Ligands used for screening and testing

IAA, TRP, IAN, indole-3-carboxaldehyde, indole, indole-3-acetyl alanine, indole-3-acetyl aspartic acid, indole-3-acetamide, indole-3-ethanol, l-kynurenine, 2-oxindole-3-acetic acid, phenylalanine, picloram, tryptamine, (NH4)2SO4, CaCl2, DTT, H2O2, NH4NO3, KNO3 and yucasin were purchased from Sigma-Aldrich; 4-hydroxyindole-3-carbaldehyde and 5-hydroxyindole-3-carboxylic acid from Santa Cruz Biotechnology; 1-naphthaleneacetic acid, KCl and DMSO from Carl-Roth; 2,4-dichlorophenoxyacetic acid (2,4-D) from Alfa Aesar; indole-3-acetyl glucose from TRC; indole-3-butyric acid from Serva; NaCl from Merck; NPA from Supelco; and BFA from Thermo Fisher Scientific.


Trp-CTY variants were generated by site-directed mutagenesis with degenerate or specific oligonucleotides purchased from Sigma-Aldrich. Amplification was carried out using Pfu polymerase (Thermo Fisher Scientific).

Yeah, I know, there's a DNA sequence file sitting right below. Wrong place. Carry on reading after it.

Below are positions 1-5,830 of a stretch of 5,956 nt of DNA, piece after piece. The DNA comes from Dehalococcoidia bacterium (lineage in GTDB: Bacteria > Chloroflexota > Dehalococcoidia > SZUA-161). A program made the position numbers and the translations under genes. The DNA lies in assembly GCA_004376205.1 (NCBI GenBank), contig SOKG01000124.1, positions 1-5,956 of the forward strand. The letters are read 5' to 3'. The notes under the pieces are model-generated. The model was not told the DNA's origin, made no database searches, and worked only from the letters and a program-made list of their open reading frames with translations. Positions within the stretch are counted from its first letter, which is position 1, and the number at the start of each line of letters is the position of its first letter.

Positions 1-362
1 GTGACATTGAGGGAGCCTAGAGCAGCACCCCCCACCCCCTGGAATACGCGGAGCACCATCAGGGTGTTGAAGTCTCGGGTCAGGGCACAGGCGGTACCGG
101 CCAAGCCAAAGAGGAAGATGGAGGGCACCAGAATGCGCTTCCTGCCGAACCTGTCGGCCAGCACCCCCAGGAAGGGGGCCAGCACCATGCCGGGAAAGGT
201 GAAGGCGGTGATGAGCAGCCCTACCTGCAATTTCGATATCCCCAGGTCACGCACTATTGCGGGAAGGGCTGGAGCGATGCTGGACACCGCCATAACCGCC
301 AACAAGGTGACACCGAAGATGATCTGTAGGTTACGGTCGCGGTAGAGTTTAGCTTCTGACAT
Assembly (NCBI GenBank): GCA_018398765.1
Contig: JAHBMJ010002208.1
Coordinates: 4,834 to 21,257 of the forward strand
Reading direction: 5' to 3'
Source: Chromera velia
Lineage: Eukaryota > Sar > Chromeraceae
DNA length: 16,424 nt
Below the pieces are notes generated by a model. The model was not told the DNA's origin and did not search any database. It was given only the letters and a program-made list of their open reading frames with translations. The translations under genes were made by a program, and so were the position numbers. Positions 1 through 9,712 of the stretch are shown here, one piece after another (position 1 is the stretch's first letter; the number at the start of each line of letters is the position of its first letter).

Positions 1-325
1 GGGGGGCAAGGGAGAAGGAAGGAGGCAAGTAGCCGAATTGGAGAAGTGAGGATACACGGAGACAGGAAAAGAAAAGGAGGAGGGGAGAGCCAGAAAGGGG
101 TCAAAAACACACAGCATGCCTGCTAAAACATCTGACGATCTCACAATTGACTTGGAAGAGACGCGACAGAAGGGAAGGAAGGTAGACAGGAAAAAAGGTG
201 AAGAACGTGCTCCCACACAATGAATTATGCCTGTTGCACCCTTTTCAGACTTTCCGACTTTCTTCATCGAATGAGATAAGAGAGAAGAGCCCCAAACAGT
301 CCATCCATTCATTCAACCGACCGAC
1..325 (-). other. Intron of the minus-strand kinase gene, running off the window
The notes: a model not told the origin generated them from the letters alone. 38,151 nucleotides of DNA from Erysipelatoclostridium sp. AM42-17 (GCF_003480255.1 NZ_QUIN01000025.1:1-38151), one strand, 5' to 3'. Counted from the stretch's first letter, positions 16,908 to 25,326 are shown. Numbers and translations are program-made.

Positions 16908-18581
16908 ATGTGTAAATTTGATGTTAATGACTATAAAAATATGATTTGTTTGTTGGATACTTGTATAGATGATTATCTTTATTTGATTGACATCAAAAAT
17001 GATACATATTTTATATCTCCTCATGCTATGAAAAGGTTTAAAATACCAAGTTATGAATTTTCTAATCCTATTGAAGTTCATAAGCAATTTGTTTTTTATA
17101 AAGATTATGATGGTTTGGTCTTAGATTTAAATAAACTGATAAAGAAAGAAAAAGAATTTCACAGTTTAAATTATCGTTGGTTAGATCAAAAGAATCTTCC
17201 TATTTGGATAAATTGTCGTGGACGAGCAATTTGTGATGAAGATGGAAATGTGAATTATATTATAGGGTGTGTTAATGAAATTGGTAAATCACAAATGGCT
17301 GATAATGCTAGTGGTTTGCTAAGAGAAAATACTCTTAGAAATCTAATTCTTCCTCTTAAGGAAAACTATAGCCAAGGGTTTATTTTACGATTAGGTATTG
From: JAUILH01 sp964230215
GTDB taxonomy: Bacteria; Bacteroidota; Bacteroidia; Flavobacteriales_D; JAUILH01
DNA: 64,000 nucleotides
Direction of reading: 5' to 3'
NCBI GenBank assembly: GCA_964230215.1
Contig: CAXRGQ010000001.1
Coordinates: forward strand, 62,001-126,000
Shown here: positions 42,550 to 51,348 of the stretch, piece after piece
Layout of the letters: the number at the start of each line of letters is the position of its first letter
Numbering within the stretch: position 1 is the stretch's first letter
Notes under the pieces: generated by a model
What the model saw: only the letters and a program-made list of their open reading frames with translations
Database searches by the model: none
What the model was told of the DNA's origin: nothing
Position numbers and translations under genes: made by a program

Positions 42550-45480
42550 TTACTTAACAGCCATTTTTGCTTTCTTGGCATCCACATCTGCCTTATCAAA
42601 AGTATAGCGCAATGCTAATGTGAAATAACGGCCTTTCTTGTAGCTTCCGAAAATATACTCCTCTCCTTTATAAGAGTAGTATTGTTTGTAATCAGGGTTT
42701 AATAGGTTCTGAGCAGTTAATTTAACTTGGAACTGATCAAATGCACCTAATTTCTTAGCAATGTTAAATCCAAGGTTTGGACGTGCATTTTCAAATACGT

More than one thousand oligonucleotides were used; the sequences and resulting vector maps are available upon request. Each variant was sequenced and screened in crude extract of sonicated bacteria for IAA binding; promising candidates were confirmed as purified proteins. The linkers were generated by site-directed mutagenesis, including linkers with 15–16 bp overlap and 3–9 degenerated nucleotides in the middle. To generate linkers shorter than the original ones, parts were deleted, whereas for longer linkers a fixed sequence was inserted into the middle to reduce the risk of generating stop codons by having too many degenerate nucleotides in the sequence.

Protein expression and purification for screening